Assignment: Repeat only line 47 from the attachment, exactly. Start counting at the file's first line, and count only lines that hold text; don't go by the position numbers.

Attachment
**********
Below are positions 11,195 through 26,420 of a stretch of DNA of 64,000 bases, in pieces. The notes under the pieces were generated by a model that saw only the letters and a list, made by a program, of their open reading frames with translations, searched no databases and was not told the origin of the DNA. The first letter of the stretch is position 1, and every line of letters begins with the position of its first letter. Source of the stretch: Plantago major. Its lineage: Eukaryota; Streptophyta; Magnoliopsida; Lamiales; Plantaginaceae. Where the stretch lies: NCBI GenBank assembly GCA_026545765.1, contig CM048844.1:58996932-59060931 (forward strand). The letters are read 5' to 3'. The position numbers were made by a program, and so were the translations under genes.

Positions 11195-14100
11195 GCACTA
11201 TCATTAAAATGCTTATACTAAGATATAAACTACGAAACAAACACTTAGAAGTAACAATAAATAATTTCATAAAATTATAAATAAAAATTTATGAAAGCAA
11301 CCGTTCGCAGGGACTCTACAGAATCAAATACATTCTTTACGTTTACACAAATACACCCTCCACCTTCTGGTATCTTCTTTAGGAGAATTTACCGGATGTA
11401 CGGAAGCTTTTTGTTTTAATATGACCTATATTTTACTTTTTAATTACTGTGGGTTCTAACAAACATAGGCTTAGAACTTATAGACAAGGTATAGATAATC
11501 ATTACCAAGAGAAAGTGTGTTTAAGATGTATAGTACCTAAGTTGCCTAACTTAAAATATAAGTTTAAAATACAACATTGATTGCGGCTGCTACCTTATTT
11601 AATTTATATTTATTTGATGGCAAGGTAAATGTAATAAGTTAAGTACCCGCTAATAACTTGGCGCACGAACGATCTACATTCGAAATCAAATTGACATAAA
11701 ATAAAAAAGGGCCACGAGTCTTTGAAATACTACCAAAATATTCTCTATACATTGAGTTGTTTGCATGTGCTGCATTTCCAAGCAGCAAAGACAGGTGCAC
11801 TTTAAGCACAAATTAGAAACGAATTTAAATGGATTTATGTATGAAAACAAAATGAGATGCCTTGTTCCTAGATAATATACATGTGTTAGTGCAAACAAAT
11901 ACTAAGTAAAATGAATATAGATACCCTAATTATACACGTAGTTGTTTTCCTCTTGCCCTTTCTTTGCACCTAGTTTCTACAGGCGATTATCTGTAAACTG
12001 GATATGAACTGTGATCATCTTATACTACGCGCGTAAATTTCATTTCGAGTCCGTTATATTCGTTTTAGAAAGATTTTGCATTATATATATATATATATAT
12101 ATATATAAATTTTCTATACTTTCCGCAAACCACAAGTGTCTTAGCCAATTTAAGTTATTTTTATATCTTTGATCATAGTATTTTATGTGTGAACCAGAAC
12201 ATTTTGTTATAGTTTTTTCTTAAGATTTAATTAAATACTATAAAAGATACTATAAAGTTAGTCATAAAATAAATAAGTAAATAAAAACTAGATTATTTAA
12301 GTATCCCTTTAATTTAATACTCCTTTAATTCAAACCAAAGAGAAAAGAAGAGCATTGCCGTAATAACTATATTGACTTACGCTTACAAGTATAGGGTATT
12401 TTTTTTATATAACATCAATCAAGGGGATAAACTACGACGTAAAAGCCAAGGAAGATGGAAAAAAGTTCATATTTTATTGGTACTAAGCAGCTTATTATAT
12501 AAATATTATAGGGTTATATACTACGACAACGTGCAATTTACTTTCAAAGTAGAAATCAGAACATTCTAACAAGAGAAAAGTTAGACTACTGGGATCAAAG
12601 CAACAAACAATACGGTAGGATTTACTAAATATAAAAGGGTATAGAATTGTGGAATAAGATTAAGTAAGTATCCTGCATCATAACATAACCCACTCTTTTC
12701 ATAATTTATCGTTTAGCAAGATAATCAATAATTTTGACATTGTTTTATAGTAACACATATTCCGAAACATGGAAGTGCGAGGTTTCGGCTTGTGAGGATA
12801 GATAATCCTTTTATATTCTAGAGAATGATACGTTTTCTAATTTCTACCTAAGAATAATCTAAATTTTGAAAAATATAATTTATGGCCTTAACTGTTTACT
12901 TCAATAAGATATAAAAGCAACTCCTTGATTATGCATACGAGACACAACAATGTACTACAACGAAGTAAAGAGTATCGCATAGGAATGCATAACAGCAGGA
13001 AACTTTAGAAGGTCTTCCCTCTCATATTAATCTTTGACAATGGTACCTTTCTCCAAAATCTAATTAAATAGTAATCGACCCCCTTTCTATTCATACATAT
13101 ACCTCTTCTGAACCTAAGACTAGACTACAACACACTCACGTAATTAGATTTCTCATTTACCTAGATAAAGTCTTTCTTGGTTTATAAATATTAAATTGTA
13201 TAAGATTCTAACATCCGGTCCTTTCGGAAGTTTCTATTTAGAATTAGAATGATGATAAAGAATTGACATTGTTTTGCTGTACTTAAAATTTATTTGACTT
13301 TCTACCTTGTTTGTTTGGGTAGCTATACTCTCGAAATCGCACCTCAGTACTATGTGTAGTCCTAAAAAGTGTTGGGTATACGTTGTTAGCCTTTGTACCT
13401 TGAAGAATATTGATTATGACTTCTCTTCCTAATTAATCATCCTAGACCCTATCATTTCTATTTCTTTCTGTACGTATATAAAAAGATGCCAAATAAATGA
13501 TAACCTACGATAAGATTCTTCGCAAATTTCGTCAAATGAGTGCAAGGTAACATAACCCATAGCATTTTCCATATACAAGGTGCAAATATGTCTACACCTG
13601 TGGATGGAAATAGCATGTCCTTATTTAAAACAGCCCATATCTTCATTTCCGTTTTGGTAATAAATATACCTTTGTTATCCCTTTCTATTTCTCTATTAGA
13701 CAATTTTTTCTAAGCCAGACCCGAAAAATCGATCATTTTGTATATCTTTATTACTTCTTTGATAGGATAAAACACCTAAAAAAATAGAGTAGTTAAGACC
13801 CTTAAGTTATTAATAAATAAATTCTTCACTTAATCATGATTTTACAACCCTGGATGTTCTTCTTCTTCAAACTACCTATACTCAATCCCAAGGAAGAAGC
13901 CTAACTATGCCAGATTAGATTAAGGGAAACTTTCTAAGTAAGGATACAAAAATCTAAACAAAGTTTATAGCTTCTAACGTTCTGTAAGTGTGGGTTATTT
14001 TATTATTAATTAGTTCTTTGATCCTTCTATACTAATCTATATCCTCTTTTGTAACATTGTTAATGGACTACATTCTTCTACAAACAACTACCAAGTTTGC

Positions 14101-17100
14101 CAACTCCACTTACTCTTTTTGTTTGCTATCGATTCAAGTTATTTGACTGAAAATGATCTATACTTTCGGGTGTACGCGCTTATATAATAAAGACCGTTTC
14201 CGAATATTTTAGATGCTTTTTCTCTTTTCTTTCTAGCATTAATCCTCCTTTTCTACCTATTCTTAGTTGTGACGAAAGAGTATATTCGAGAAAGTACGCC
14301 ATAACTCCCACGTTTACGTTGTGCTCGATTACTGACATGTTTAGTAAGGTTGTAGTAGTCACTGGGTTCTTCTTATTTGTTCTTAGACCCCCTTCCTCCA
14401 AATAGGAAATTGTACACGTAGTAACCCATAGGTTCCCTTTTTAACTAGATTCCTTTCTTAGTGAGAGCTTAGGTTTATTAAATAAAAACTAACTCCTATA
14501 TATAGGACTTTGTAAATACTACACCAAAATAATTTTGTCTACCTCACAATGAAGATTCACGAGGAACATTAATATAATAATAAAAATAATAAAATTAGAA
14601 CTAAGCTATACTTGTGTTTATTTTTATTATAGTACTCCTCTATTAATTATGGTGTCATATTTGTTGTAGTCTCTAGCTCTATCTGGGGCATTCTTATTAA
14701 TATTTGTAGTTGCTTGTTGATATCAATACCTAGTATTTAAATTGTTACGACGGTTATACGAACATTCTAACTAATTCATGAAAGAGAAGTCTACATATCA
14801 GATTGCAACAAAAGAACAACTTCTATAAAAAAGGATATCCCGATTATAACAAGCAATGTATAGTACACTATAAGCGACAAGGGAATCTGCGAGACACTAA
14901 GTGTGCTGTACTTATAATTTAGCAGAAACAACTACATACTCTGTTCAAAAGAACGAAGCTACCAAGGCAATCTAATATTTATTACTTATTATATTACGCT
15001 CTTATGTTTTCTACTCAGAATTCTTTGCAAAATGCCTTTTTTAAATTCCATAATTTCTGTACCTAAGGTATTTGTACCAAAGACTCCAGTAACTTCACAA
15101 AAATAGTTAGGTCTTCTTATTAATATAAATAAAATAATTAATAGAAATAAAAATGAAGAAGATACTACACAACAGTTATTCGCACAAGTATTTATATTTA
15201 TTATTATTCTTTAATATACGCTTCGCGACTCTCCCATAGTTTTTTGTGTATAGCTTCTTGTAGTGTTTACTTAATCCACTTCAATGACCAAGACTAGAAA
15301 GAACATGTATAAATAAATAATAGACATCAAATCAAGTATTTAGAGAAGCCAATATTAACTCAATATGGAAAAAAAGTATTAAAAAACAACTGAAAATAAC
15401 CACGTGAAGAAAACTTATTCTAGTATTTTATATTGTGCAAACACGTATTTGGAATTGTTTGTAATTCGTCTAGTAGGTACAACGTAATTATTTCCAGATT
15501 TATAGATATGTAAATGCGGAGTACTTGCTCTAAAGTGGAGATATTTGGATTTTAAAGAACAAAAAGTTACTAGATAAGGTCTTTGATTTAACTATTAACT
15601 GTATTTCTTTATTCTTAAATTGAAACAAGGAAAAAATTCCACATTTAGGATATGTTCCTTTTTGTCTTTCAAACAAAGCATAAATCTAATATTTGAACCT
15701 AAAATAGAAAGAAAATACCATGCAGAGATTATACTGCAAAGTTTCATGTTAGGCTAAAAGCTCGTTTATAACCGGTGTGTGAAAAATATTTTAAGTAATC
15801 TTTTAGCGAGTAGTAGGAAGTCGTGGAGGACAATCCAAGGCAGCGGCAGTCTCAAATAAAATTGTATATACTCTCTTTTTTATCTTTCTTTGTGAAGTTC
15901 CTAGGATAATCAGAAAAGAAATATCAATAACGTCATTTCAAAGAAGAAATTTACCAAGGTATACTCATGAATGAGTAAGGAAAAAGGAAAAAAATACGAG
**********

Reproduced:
15401 CACGTGAAGAAAACTTATTCTAGTATTTTATATTGTGCAAACACGTATTTGGAATTGTTTGTAATTCGTCTAGTAGGTACAACGTAATTATTTCCAGATT